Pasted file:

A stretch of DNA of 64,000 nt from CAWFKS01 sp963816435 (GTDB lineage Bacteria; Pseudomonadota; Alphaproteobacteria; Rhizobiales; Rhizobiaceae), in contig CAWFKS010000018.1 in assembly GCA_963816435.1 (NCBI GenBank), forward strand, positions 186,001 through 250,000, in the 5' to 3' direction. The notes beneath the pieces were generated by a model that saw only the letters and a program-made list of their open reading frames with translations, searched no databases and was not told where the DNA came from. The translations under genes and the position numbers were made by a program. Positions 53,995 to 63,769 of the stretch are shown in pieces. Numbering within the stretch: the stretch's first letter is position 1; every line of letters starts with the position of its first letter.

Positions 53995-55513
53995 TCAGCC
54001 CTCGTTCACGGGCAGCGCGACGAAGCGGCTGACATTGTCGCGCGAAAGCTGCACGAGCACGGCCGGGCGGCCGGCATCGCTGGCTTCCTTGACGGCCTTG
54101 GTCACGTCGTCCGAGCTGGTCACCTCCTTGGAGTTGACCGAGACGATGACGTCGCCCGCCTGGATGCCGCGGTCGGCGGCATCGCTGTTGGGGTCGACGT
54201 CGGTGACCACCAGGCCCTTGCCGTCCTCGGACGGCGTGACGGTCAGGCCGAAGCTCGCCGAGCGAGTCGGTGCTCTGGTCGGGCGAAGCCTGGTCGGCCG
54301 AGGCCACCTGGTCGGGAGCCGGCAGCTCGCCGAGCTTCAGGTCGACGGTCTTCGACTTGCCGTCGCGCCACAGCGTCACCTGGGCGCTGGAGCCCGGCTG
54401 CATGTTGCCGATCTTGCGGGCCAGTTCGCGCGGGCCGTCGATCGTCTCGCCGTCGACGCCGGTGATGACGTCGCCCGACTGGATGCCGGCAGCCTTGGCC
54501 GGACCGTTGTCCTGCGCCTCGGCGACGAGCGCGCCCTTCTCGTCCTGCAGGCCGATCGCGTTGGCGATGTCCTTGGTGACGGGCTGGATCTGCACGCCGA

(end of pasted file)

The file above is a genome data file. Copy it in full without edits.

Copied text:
A stretch of DNA of 64,000 nt from CAWFKS01 sp963816435 (GTDB lineage Bacteria; Pseudomonadota; Alphaproteobacteria; Rhizobiales; Rhizobiaceae), in contig CAWFKS010000018.1 in assembly GCA_963816435.1 (NCBI GenBank), forward strand, positions 186,001 through 250,000, in the 5' to 3' direction. The notes beneath the pieces were generated by a model that saw only the letters and a program-made list of their open reading frames with translations, searched no databases and was not told where the DNA came from. The translations under genes and the position numbers were made by a program. Positions 53,995 to 63,769 of the stretch are shown in pieces. Numbering within the stretch: the stretch's first letter is position 1; every line of letters starts with the position of its first letter.

Positions 53995-55513
53995 TCAGCC
54001 CTCGTTCACGGGCAGCGCGACGAAGCGGCTGACATTGTCGCGCGAAAGCTGCACGAGCACGGCCGGGCGGCCGGCATCGCTGGCTTCCTTGACGGCCTTG
54101 GTCACGTCGTCCGAGCTGGTCACCTCCTTGGAGTTGACCGAGACGATGACGTCGCCCGCCTGGATGCCGCGGTCGGCGGCATCGCTGTTGGGGTCGACGT
54201 CGGTGACCACCAGGCCCTTGCCGTCCTCGGACGGCGTGACGGTCAGGCCGAAGCTCGCCGAGCGAGTCGGTGCTCTGGTCGGGCGAAGCCTGGTCGGCCG
54301 AGGCCACCTGGTCGGGAGCCGGCAGCTCGCCGAGCTTCAGGTCGACGGTCTTCGACTTGCCGTCGCGCCACAGCGTCACCTGGGCGCTGGAGCCCGGCTG
54401 CATGTTGCCGATCTTGCGGGCCAGTTCGCGCGGGCCGTCGATCGTCTCGCCGTCGACGCCGGTGATGACGTCGCCCGACTGGATGCCGGCAGCCTTGGCC
54501 GGACCGTTGTCCTGCGCCTCGGCGACGAGCGCGCCCTTCTCGTCCTGCAGGCCGATCGCGTTGGCGATGTCCTTGGTGACGGGCTGGATCTGCACGCCGA